War hero to PM: Know your extremists
May 26 2012
Jack KnoxPhotograph by: Staff , timescolonist.com
Trevor Greene's voice comes down the phone line hoarse, intense.
He thought it was a joke, he says, when he read that Stephen Harper and the Conservatives were calling environmentalists terrorists and extremists. "I faced real terrorists in Afghanistan," he says. Slapping the extremist label on pipeline opponents is an affront.
So Nanaimo's Greene, one of the best-known, mostadmired Canadian soldiers to return from the War on Terror - the real one - penned a blistering piece condemning the prime minister and his government for muzzling dissent on environmental issues.
"The Canada I went overseas to fight for was a tolerant and open society, always striving to do the right thing, and to bring to the world a sense that tomorrow can be better than today," Greene wrote in the Toronto Star.
"Today, though, the government in Ottawa seems to want to throw all that out the window. Stephen Harper's vision of Canada seems to begin, and end, in the tarsands, and everything else be damned. Tolerance is redefined as applying only to anyone who agrees with that vision. Everyone else is 'radical,' an 'extremist,' or even included in his government's new program battling terrorism.
"This is an insult to those of us who have fought, and sacrificed for our country, against real radicals, real extremists and real terrorists.
"When I read about ministers of the Crown attacking and smearing heroes like David Suzuki, who are trying to put us on a more sustainable pathway, I wonder what's happened to Canada."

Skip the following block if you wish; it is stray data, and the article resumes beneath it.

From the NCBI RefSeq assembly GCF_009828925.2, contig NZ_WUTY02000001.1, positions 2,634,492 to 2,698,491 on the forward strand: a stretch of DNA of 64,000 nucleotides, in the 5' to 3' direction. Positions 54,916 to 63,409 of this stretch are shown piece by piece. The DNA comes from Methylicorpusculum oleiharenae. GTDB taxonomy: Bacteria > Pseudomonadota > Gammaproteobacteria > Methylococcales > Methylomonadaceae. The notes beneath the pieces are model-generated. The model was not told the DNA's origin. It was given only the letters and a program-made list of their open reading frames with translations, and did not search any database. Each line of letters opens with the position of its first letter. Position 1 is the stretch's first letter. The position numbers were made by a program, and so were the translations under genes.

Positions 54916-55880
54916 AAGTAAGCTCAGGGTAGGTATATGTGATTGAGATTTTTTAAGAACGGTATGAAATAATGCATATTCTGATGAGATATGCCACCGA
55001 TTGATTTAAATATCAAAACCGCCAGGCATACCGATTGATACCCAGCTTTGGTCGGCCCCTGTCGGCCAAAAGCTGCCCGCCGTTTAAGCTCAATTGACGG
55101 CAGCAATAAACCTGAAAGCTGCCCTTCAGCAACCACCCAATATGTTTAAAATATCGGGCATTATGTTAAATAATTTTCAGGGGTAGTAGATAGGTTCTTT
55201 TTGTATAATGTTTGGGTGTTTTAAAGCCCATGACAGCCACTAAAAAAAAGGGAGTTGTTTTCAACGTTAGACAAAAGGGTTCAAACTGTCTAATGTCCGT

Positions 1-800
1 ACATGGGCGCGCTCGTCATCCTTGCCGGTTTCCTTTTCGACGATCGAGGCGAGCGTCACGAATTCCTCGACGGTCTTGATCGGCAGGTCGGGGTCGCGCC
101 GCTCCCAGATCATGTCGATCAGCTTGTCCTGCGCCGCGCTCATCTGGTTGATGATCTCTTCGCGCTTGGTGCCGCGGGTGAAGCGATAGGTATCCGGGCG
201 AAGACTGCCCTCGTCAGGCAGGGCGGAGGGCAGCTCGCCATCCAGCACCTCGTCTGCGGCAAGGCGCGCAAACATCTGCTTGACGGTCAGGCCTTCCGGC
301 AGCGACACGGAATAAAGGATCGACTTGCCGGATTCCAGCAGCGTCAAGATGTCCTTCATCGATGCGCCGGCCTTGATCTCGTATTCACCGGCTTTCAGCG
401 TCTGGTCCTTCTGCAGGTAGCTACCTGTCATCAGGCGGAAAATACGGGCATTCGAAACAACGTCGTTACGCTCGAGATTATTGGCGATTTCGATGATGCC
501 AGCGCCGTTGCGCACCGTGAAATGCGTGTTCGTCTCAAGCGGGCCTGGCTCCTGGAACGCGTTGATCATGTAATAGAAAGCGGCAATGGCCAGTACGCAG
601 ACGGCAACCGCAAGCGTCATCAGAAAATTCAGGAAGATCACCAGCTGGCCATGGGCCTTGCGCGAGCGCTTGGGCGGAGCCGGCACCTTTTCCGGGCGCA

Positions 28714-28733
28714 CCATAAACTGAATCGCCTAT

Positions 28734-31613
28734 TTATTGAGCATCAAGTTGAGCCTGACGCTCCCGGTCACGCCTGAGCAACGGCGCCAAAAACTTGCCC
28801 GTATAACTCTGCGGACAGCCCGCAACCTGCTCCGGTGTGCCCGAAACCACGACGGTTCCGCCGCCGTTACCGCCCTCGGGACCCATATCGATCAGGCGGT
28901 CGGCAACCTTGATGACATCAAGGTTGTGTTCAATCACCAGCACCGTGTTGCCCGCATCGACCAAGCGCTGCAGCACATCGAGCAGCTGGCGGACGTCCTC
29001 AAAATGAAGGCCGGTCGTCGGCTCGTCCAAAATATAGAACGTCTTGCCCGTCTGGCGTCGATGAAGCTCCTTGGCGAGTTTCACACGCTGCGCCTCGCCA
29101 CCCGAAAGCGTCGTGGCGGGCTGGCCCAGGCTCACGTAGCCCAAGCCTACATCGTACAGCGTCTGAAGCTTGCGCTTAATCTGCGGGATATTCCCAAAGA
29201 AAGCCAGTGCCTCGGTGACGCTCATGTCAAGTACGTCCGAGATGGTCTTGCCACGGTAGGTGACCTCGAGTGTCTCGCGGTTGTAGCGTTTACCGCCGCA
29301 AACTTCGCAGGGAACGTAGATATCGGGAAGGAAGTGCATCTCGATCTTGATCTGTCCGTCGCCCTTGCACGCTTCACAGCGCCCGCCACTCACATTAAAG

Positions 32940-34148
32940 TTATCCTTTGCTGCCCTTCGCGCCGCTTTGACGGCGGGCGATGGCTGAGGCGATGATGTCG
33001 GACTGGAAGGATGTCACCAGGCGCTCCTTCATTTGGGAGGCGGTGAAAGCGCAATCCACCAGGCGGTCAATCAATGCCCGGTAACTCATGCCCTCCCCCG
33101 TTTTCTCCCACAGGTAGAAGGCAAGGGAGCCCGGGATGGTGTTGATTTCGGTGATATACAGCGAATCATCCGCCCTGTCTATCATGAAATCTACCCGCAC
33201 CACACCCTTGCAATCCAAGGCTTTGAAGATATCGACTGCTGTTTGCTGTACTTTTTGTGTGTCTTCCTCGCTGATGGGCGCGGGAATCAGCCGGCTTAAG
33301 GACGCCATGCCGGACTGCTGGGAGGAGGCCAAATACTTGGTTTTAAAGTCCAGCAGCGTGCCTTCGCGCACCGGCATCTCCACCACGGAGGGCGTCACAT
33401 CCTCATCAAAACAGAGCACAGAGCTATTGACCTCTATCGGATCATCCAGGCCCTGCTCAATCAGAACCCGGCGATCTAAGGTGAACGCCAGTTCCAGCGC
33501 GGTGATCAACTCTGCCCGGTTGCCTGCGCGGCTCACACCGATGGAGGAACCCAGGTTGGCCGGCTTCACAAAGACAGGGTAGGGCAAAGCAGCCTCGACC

Greene's story has been told many times. A captain in the Vancouver-based Seaforth Highlanders, he deployed to Afghanistan in 2006. On March 4 of that year, he sat down with a group of village elders. After removing his helmet - commonly done as a sign of respect - he was struck from behind by a 16-year-old Taliban adherent swinging a crude axe. The blow cut his brain almost in half.
At first, it was feared that Greene would never emerge from his coma. He did, but was confined to a wheelchair, robbed of the ability to move his limbs or speak.
Years of rehabilitation followed - as did, in 2010, his marriage to wife Debbie, the mother of their daughter Grace and the child they are expecting this summer.
The journey is documented in the Greenes' March Forth, a book whose proceeds will fund teacher training for women in war zones. "I'm doing well," he says, on the phone from Nanaimo. Every week sees new personal bests in strength, balance, endurance.
But he is angry about Harper's apparent contempt for those whose views on the environment differ from his own. "It's a democracy," Greene says. "There should be yea-sayers and naysayers."
Harper should be drawing on, not vilifying, those with environmental expertise. "I think he is creating an imaginary enemy here. He should be talking to them, not muzzling them, not branding them as criminals."
Instead, the Conservatives have launched a smear campaign that implies, without proof, that sinister foreign interests are pulling the strings of pipeline opponents, and that tries to bully opponents into silence by threatening their charitable status.
The list goes on: The dismantling of the non-partisan business and environment panel that insisted on presenting the government with evidence it didn't want to see. The gutting of the Fisheries Act to clear a path for the pipelines. The greasing of the environmental-assessment process for the same purpose. The weakening of endangered-species protection. The muzzling of federal scientists, who since 2007 have been barred from speaking to taxpayers - or even politicians - without permission. The deep-sixing of frontline staff who monitor ocean pollution (previously content to choke off the flow of scientific information, the Conservatives are now ending the collection of it, too). And on and on.
Environmentalists have sputtered about all of this, not that Harper seems fussed about being ripped by the eco-hippies. That's only to be expected, like Canucks fans booing the Bruins.
But when a respected, courageous, wounded war hero adds a voice that the real extremists couldn't silence, the prime minister should listen.